My mind and soul teetered on a dangerous edge during my teen years and into early adulthood; I was a perfect candidate for the sort of adolescent Ayn Rand know-it-all-ism many young white men fall into—and never escape.

Something, maybe just dumb luck, never allowed me to stop learning and thinking; something never allowed me to think I was “finished” learning or to assume that my current state of knowing was finished.

This is where my story includes Karl Marx. This is where the story of my mind looks absolutely nothing like what conservative Americans think Marxism and “critical” look like.

I found a copy of Marx’s non-economic writing that included a section on education. Having grown up in the rural South in the 1960s and 1970s, I picked up Marx with all the misconceptions you can imagine about communism, socialism, and such.

That paperback still sits on my shelf in my office and is heavily underlined with (mostly embarrassing) comments scribbled in the margins.

Just as I self-taught about existentialism, I was becoming a Marxist educator on my own time while I went through my final 2.5 years of college, majoring in secondary English education.

My certification program was extremely moderate even though my education professors were uniformly white progressives who tip-toed around being confrontational or in any way revolutionary.

These experiences were steeped in idealism and painful naivety.

I entered the K-12 classroom as a high school English teacher in 1984, none the less, with the belief that I could help change the lives of my students and even change the world. This ambition was based on my own experiences since my life was profoundly changed by formal education, teachers and professors, and my own relentless self-education.

That belief was grounded in wanting not to shape what my students thought but in helping them develop the tools needed for how to think independently, including how to step back from beliefs and assumptions about the world in order to make their knowledge their own.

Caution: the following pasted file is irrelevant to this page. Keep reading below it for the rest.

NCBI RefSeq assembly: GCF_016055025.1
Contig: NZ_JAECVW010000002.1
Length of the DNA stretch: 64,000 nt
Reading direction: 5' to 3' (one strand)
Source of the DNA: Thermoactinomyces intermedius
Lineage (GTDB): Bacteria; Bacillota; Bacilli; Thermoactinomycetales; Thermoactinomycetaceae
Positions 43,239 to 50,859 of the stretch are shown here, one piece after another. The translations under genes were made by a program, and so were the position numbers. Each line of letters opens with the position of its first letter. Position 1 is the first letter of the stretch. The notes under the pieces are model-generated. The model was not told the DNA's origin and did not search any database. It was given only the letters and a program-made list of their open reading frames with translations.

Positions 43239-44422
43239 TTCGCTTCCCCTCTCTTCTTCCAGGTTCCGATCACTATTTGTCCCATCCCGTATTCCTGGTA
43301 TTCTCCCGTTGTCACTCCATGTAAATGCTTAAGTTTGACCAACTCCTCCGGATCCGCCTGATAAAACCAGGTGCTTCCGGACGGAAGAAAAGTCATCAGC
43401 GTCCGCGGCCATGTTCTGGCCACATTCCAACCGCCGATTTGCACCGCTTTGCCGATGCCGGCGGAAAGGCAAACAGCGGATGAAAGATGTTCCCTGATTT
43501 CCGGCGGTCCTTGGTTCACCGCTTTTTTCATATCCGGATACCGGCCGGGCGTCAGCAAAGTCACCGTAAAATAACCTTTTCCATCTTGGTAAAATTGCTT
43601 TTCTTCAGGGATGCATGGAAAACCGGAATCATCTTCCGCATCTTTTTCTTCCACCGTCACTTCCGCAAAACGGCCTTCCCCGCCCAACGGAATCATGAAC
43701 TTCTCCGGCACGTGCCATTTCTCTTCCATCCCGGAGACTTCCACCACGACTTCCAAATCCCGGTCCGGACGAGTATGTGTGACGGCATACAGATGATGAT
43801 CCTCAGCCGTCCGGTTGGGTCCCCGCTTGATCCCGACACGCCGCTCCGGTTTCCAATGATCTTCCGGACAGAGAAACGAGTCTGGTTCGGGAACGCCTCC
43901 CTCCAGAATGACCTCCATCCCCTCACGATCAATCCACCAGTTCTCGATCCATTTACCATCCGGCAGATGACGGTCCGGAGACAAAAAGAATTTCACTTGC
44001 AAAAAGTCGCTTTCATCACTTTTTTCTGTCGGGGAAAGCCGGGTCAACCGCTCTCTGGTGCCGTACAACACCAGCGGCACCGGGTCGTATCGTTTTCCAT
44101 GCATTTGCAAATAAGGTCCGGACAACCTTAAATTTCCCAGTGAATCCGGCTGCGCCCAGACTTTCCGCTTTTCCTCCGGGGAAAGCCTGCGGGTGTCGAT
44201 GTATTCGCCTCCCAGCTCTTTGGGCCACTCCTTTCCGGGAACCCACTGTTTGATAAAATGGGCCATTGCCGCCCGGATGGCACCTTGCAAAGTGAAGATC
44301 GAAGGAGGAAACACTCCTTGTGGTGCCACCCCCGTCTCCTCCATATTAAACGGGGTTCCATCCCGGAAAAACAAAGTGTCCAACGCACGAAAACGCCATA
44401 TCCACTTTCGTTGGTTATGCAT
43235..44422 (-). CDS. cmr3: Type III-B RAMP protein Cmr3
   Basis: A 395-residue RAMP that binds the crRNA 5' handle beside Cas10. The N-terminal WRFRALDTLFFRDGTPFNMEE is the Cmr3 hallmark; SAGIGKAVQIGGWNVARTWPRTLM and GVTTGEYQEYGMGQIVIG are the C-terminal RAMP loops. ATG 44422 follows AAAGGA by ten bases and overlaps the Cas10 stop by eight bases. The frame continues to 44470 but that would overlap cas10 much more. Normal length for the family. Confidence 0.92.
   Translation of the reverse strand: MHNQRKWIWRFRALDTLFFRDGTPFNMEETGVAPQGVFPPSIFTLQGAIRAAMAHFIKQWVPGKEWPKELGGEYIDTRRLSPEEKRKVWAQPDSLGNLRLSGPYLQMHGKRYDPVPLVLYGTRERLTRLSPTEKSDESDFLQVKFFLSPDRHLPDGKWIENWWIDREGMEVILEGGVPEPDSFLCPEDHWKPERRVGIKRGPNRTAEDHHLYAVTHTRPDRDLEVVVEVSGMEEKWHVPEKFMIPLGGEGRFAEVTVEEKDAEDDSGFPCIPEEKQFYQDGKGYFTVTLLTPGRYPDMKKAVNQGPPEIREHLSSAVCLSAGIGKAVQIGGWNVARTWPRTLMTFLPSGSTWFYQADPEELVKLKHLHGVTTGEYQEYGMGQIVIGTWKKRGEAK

As an English teacher, I knew those tools were mostly literacy—reading and writing as essential for human autonomy and dignity.

Over about a decade, I did this work often badly but with a great deal of earnestness. College had humbled me so I was determined to help my students avoid skipping off to college with the sort of redneck provincialism that had shot out of my mouth in several college classes.

Again, contrary to what conservatives often claim, the only places I was indoctrinated had been in my home, my community, and my church. The students in my hometown had also experienced mostly authoritarian homes, authoritarian schools and classes, and authoritarian churches.

They had lived unexamined lives because that had been demanded of them.

At times, then, I was a very unpopular redneck among rednecks.

Things changed dramatically for me as a person, an educator, and a scholar when I entered my doctoral program in 1995.

Dots were connected from those naive days reading the non-economic writings of Marx and discovering that a complex and vibrant world of Marxist education scholars existed.

Reading Paulo Freire was switching on a light in my brain and my soul. Freire had thought through all the lazy and careless ideas that had led me to the classroom. But Freire also confirmed that my intentions were valid even as they needed a great deal of development and rethinking.

Another decade passed before one of my scholarly mentors, Joe Kincheloe, wrote exactly what it means to be a critical educator, an explanation that expresses almost perfectly the critical educator I had become: